During The Things They Carried O'Brien illustrates that the Vietnam as traumatic and destructive as it was will never end for those who have survived it. Even though the Vietnam War ended over 25 years ago he shows that the trauma associated with the war has had mental and physical effects on some of the soldiers after the war had finished. As far as O'Brien is concerned he believes that these experiences of war continue to haunt their victims for years after they have taken place. These experiences are the things they carried.
Throughout the whole novel O'Brien is recalling moments from the war in which he feels haunt him most. He is telling us these stories in an effort to get these 'burdens' off his chest such as in the story titled The Man I Killed. He still lies on his bed under the weight of his regrets about what happened and is most disturbed about the thought of knowing someone could be alive if it wasn't for him.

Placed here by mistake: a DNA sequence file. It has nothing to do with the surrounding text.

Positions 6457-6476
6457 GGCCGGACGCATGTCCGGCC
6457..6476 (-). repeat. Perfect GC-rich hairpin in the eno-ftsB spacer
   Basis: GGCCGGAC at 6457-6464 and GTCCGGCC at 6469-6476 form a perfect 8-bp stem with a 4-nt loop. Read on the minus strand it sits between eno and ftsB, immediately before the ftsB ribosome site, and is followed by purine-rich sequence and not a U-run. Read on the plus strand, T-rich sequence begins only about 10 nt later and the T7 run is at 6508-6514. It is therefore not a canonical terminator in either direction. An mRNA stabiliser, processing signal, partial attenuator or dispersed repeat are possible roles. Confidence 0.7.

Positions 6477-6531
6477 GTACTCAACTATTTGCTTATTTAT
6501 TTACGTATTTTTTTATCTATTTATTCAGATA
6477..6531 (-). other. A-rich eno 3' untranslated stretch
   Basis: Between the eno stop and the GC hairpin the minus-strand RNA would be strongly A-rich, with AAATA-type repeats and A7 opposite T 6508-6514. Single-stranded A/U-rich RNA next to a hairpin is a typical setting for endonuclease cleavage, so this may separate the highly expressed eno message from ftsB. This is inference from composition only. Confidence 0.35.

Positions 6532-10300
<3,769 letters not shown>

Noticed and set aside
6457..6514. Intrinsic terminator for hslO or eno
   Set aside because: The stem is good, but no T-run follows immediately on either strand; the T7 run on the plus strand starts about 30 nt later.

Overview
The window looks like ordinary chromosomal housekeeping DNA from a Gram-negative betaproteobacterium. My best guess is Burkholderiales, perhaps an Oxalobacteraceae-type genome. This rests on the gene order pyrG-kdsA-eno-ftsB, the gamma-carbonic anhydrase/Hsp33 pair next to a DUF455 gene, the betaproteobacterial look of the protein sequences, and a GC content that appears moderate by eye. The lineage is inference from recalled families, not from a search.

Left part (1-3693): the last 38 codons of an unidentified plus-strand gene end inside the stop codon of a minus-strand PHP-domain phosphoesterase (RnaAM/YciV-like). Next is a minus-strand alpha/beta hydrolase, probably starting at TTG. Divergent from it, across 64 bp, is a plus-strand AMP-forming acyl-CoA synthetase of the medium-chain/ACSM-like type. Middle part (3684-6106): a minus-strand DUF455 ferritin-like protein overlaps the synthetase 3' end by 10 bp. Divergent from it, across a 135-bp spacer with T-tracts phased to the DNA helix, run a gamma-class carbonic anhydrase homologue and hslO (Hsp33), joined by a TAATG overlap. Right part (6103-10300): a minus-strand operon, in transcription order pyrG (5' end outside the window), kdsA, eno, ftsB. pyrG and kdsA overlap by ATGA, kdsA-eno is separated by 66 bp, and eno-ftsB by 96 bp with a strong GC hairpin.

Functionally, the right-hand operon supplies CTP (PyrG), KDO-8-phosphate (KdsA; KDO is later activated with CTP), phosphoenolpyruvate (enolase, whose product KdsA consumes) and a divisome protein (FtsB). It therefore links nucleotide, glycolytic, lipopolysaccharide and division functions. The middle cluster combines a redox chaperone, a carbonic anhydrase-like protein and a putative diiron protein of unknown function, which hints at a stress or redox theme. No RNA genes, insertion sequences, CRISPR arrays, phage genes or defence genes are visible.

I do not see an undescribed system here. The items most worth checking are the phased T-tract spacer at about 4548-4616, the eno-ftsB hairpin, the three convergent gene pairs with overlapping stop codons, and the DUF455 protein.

He feels that he is guilty by association claiming "my presence was guilt enough." thus illustrating that he still thinks about the war and he can't move on from what has happened.
Someone else that couldn't come to terms with the aftermath of the war was Norman Bowker. He never gets over Kiowa's death for example he says that "That night when Kiowa got wasted, I sort of sank down with him" as a result of his inability he unexpectedly commits suicide. This is an example of why the war never ends for those who survive the war, the guilt and experiences that he gained from the war dictated how he lived his life and sent him into a state of depression after the war, which ultimately led to his...